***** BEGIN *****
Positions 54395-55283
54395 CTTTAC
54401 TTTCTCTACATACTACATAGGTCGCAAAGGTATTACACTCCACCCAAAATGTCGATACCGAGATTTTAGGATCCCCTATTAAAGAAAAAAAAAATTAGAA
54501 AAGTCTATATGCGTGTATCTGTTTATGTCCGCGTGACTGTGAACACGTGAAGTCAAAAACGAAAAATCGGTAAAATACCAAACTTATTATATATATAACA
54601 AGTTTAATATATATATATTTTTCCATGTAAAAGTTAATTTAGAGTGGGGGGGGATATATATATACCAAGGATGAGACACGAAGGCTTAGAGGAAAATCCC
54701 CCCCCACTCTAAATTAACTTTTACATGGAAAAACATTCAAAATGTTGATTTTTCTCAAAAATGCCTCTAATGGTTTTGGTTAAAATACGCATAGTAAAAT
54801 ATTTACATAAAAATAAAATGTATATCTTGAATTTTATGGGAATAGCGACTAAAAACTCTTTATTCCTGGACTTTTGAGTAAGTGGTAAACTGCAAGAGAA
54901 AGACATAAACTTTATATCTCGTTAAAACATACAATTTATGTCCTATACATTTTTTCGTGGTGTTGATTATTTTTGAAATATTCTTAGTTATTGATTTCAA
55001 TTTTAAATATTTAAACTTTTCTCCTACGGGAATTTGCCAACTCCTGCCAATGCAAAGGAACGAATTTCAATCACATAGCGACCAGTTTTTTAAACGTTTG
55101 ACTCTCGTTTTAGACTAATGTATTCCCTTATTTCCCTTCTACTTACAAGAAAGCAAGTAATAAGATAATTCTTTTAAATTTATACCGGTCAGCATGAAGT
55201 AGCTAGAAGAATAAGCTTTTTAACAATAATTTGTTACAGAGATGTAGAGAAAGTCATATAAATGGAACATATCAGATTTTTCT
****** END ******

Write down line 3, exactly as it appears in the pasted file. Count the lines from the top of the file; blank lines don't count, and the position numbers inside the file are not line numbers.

54401 TTTCTCTACATACTACATAGGTCGCAAAGGTATTACACTCCACCCAAAATGTCGATACCGAGATTTTAGGATCCCCTATTAAAGAAAAAAAAAATTAGAA